By Jacob Katel
By Laurie Charles
By Nate "Igor" Smith
By Abel Folgar
By Kat Bein
By Jacob Katel
The seventh record by Canadian mood-music purveyors Cowboy Junkies trades folk-rock simplicity for a West Coast sound that evokes California's particular brand of sun-drenched angst and broken souls. From the Doors-like spell of "Blue Guitar" (co-written with the late Townes Van Zandt) to the simmering Plimsouls feel of "New Dawn Coming" and "The Summer of Discontent" to the percolating Motels-style sheen of the title track, the band summons the blooming, burnished, and jaded feel of Los Angeles without really trying. This is especially intriguing considering the album was recorded in their home country with producer John Leckie, most recently known for his work with British bands Radiohead, the Verve, Kula Shaker, and the Stone Roses.
Miles from Our Home feels like a travelogue through sacred ground, an overnight drive made while singing songs to stay awake or to ease the pain of all that was left behind. Vocalist Margo Timmins woos the listener as always, taking her time with each line as she peels the emotional layers away or shakes them loose with her trademark vibrato. The band moves and drones behind her like a ghost, an aura around her that's as steady and deep as the hum of the highway, spinning out the soundtrack to Michael Timmins's earthy prose as they glide along. "Lie with me upon the earth/Feel its curve beneath our spines" Margo sings on the shimmering piano tune "Darkling Days," pondering redemption and a lover's dissent. As she presents the idea that "beautiful is not chosen," she also asserts that beauty can be discovered in a kindred lost soul and willfully found in others by choice.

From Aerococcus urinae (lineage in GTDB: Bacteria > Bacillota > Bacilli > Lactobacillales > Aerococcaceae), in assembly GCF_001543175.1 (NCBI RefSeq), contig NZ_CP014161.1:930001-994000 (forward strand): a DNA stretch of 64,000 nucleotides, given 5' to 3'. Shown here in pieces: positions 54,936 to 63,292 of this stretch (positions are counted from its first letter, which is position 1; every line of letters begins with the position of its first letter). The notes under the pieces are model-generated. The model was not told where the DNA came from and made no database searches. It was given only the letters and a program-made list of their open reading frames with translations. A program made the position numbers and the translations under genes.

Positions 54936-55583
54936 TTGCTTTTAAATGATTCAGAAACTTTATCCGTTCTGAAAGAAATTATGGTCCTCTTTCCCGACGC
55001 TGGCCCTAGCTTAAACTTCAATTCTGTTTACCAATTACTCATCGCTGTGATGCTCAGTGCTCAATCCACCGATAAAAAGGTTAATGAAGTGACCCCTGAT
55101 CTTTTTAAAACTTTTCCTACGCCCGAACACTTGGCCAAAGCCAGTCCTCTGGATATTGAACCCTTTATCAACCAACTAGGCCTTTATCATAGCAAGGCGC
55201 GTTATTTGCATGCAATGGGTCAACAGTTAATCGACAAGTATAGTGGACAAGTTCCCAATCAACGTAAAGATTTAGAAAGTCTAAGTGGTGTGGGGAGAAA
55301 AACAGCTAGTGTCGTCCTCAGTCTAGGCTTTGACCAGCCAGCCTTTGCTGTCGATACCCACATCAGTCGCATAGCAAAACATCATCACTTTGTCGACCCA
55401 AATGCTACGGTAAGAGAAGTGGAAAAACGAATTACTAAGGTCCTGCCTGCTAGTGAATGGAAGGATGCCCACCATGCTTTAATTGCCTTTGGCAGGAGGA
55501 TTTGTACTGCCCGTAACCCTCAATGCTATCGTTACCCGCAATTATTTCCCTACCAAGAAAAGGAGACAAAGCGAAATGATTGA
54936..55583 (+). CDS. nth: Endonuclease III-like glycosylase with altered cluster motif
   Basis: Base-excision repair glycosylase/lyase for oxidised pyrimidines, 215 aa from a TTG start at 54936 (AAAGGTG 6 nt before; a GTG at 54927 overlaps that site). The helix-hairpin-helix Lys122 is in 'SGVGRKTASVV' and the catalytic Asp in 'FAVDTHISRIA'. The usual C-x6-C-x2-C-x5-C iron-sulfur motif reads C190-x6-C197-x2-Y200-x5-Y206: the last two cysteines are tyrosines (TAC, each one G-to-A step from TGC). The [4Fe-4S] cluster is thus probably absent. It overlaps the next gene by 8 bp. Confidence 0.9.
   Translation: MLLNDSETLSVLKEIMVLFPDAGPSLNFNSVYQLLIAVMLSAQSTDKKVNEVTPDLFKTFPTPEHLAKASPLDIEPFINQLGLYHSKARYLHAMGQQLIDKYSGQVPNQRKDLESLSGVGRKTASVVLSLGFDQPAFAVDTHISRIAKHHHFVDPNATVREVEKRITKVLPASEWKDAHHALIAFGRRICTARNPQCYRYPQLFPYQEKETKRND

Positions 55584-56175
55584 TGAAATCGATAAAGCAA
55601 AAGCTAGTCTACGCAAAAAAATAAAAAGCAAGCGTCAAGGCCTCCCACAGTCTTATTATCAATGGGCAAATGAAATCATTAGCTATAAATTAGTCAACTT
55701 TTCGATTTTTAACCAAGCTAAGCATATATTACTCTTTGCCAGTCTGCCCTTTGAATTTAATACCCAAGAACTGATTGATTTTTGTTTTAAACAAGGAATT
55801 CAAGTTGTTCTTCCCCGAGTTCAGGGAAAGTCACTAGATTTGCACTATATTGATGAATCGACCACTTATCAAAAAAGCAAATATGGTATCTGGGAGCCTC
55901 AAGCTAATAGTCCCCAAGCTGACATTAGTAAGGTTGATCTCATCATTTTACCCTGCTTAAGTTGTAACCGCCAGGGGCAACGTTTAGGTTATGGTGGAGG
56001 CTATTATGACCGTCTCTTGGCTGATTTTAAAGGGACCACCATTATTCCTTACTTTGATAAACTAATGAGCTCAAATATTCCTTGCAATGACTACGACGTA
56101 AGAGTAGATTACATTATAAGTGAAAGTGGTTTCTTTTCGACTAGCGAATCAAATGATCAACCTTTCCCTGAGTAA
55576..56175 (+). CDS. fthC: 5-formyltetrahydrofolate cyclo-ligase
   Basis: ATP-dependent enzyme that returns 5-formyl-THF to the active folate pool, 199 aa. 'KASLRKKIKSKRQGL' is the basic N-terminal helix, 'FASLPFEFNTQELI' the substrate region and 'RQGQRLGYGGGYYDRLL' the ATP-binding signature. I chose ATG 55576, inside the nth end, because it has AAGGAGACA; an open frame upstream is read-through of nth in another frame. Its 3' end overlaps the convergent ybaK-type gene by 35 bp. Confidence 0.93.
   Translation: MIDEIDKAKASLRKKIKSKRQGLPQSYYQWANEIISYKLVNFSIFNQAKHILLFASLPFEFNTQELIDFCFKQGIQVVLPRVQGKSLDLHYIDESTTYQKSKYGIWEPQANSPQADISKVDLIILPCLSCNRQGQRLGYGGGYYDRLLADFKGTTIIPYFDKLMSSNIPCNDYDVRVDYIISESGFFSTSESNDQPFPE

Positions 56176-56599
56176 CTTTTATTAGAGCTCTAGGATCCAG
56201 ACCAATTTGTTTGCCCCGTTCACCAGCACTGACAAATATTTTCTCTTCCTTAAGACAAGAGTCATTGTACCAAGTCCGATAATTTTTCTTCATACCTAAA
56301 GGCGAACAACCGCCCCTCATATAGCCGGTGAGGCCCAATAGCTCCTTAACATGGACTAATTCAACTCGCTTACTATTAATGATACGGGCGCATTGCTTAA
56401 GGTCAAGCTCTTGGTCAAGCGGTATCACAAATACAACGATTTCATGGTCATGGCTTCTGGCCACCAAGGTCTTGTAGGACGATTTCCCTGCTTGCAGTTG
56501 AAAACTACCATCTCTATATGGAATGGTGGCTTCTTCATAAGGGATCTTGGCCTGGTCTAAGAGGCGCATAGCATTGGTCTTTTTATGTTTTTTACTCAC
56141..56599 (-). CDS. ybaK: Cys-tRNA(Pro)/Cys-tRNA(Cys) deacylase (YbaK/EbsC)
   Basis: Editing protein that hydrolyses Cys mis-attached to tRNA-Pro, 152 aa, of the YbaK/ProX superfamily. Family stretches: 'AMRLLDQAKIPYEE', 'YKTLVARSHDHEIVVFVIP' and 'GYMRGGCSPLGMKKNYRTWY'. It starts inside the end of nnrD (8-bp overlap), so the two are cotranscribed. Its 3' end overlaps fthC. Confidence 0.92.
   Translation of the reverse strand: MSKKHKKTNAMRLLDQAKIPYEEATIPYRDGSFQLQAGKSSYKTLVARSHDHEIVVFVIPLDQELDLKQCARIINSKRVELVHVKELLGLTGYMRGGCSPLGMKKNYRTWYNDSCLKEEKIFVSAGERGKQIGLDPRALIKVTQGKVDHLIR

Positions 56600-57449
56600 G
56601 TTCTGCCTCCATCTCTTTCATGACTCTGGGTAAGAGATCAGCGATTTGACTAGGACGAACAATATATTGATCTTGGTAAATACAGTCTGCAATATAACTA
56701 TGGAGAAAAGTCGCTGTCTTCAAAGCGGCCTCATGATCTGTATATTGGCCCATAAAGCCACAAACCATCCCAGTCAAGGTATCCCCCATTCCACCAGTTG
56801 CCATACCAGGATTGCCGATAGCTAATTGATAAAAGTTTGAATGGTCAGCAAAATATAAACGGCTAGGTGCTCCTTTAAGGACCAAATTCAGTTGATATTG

In the gorgeous "Those Final Feet," grace is pursued through a landscape of organ-soaked melody and waterfall piano lines. "You said never to grow old/But you forgot to tell me how/You said never to grow old/And sink your teeth into those final feet," she sings, questioning how to embrace the end, whenever it comes. Methodically stripping away denial, she contends there's "no sense wasting the time you've got/You've gotta walk down every road/No sense pretending you're what you're not/When you've gotta shoulder every load," reveling in the peace that comes with each step toward acceptance of life's ultimate fate.
Death is more unsettling in the album's closer, an eerie hidden track. "Honey, I saw your daddy, lying by the roadside/His feet sticking out of a sack," Timmins laments. "Honey, they'll be calling to tell you/That your daddy never will be coming back." The lines "Again at the end of the rainbow/Again no words to be found/Just a voice sad and alone/Me wishing I was home/In the silence along the telephone line" provide a chilling end to this road trip and the record, as Timmins's voice trails off into a guitar buzzing like a receiver left off the hook. Whether the climactic call is set in a Sunset Strip phone booth or a snowy Toronto alley, this fresh, disturbing tune makes a strong case for further exploration of the new sound the Junkies have discovered.
-- Robin Myrick
It's almost common sense to expect that an artist like Elliott Smith would blow his major-label debut. Brooding and bleak, the Portland native seems almost too fragile for the big leagues. His most recent indie album, 1997's Either/Or (Kill Rock Stars), was an uncommonly tough take on the singer-songwriter tradition. As if he knew that his material was among the strongest that had come down that particular pike in almost a decade, Smith delivered it with an extremely soft touch, spotlighting the for-the-ages sturdiness of the songs with hushed delicacy.